What sexism looks like in America

Here are two examples of how today’s young girls are being given short change (pun intended in the second case) by business leaders who are being held accountable thanks to the power of the internet to spread their shame for the world to see.


First Teen Girl To Go To This National Competition Was Bumped So a Boy Could Go

She was the first girl to win in her home state of Ohio.



This 17-Year-Old Was Fired After Asking for Equal Pay at Her Summer Job

Which is completely illegal, by the way.

The election of Barack Obama, an African-American, to the Presidency of the United States did not end the problem of racism in this country and it is a safe bet that the election of Hillary Clinton to the Presidency this year won’t end the equally troublesome issue of sexism either. One person cannot do much, we also have to completely reform the government by replacing most of the conservative career politicians that have made it their life missions to stop President Obama from making any real changes in society. Because they will do the same to Hillary just as they did her husband Bill when he was President. Once the US government is finally purged of that nonsense once and for all we will indeed have “liberty and justice for all”, not just for white men. I hope those two girls above remember that when they get to vote in future elections. They were discriminated against because society allows that to happen and we must have no more tolerance for that anywhere!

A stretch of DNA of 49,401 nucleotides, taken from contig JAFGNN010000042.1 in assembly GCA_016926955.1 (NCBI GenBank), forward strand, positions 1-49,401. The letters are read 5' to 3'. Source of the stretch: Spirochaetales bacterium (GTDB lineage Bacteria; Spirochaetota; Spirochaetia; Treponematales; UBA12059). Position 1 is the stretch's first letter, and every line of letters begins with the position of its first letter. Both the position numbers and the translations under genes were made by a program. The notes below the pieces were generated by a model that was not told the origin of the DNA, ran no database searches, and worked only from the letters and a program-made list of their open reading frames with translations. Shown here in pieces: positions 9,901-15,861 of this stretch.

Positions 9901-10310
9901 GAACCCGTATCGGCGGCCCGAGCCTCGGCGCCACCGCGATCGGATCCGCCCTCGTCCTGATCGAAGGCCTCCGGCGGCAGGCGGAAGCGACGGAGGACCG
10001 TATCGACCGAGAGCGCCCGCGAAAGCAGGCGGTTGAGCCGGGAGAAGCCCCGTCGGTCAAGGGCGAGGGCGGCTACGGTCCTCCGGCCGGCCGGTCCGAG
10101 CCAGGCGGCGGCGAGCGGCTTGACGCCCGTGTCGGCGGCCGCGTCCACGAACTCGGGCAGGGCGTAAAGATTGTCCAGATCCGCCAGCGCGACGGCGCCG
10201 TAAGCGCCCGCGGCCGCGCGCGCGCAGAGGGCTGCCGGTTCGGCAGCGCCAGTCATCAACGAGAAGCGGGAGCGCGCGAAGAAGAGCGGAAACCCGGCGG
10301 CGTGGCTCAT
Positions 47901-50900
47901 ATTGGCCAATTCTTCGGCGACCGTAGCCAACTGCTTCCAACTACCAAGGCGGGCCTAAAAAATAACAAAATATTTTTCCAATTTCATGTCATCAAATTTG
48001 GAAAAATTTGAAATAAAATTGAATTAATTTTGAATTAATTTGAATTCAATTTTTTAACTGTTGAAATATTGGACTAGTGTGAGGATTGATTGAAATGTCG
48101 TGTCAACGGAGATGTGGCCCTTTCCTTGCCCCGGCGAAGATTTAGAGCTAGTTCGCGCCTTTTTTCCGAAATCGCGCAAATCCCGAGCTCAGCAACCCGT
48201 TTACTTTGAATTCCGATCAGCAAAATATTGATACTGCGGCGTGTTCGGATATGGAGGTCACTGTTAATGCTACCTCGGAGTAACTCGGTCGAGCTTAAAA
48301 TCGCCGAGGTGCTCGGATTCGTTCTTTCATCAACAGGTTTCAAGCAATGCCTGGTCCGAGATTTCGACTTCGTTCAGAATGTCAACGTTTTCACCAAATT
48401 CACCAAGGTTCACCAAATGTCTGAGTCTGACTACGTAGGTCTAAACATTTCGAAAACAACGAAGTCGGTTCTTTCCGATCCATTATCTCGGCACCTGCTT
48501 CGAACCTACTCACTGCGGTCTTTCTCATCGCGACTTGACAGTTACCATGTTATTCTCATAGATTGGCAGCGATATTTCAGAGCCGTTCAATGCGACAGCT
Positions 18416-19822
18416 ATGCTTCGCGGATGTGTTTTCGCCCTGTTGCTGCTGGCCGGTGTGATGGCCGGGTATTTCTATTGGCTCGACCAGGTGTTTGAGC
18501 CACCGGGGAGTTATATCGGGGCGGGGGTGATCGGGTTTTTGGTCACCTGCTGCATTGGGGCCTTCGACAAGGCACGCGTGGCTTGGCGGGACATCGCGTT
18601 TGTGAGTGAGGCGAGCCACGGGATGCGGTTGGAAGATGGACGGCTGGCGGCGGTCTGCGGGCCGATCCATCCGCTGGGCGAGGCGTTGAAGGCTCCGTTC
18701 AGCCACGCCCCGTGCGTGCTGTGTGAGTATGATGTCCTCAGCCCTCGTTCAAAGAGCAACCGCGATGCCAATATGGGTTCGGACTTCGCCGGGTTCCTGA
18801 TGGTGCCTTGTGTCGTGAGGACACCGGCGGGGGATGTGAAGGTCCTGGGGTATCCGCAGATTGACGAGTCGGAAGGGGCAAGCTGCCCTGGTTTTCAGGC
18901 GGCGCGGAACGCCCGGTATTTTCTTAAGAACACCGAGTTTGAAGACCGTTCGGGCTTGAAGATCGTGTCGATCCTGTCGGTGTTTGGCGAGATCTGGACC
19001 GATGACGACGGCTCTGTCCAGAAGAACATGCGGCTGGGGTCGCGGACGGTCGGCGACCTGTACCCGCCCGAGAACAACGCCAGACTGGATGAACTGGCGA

Meanwhile, the good people of Kansas City can do their part by boycotting Pizza Studio until it goes out of business, while the people of Ohio rise up to have SkillsUSA Ohio shut down and reformed.

One thought on “What sexism looks like in America

  1. A postscript to the first offense described above:


    BY Anthony Izaguirre
    Wednesday, June 22, 2016, 2:25 PM

    A teenager who became the first girl to win Ohio’s statewide masonry contest — but was bumped from the next round on a scoring error — was invited to a larger global competition after an internet campaign.

    Shania Clifford, 17, won the gold medal at the SkillsUSA masonry contest in April but was later informed on Facebook that she wouldn’t get to advance to the next competition round.

    “The boy who placed third posted a Facebook status saying he was going,” she said. “It was disappointing.”

    When she tried appealing to SkillsUSA officials, Clifford said they wouldn’t give her a straight answer on why she was bumped.

    “They put us in circles basically and didn’t give us any answers,” she said.

    SkillsUSA later said “the scores were inappropriately put in.”

    After news reports prompted social media outrage, Clifford’s masonry instructor got a message from the Mason Contractors Association of America inviting her to a global competition in January.

    The organization’s Masonry Skills Challenge pits apprentices from around the globe against each other in a building contest where contestants must complete a project without ever seeing the schematic drawings.

    “I was overwhelmed since I have to do more training to compete with these people,” Clifford said. “They take things very seriously, but it’s a really great experience that I get to enjoy.

    “I’m really excited. It’s an amazing opportunity,” she added.

    Clifford said she hasn’t stopped training since being demoted in the April contest.

    “Just because I didn’t get into nationals, it doesn’t mean I’m going to stop doing what I love,” she said.

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